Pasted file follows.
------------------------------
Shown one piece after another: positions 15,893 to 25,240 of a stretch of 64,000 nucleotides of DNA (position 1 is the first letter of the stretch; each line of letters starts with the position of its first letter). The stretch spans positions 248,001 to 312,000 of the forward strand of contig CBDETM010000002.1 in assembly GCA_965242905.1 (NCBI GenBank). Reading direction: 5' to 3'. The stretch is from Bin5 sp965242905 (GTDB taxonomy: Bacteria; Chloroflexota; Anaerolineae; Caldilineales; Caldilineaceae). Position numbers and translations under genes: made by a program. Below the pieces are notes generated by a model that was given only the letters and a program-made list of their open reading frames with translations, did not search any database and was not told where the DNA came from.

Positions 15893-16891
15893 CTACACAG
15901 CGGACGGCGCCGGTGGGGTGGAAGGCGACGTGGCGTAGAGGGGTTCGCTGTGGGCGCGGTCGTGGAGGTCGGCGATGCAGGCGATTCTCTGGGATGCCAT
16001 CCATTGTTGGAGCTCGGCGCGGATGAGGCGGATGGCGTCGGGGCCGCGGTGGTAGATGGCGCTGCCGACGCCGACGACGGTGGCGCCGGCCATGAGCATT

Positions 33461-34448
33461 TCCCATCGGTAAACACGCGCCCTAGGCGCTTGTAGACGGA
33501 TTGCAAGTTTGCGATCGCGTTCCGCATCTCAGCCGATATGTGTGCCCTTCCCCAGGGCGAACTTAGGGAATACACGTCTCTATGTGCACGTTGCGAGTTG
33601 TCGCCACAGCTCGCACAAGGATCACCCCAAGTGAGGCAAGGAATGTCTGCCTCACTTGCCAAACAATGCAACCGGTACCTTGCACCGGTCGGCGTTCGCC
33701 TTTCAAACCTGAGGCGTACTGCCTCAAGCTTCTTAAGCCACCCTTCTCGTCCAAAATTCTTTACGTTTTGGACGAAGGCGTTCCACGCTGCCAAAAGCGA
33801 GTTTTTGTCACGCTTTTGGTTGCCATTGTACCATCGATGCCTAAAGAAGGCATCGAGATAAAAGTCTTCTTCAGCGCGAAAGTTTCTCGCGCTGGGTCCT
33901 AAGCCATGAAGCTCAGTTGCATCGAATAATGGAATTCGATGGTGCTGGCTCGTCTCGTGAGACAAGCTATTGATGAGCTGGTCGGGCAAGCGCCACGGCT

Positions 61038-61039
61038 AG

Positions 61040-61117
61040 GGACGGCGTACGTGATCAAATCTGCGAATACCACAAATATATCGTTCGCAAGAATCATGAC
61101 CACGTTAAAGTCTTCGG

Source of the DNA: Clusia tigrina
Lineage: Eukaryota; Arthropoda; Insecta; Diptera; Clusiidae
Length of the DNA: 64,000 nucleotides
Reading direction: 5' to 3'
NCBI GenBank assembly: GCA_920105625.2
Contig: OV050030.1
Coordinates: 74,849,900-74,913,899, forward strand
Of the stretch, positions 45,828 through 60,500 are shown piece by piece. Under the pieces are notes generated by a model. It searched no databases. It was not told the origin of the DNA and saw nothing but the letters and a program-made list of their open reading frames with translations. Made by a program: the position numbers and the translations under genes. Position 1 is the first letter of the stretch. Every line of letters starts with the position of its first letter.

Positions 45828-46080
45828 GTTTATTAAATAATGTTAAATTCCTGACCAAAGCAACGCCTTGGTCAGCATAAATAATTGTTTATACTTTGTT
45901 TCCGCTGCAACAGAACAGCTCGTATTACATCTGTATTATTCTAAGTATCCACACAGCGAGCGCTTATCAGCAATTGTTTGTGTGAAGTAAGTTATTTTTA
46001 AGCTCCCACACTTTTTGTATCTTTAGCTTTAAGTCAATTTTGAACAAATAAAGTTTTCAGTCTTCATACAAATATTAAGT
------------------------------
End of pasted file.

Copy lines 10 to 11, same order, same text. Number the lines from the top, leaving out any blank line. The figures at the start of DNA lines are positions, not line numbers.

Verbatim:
33701 TTTCAAACCTGAGGCGTACTGCCTCAAGCTTCTTAAGCCACCCTTCTCGTCCAAAATTCTTTACGTTTTGGACGAAGGCGTTCCACGCTGCCAAAAGCGA
33801 GTTTTTGTCACGCTTTTGGTTGCCATTGTACCATCGATGCCTAAAGAAGGCATCGAGATAAAAGTCTTCTTCAGCGCGAAAGTTTCTCGCGCTGGGTCCT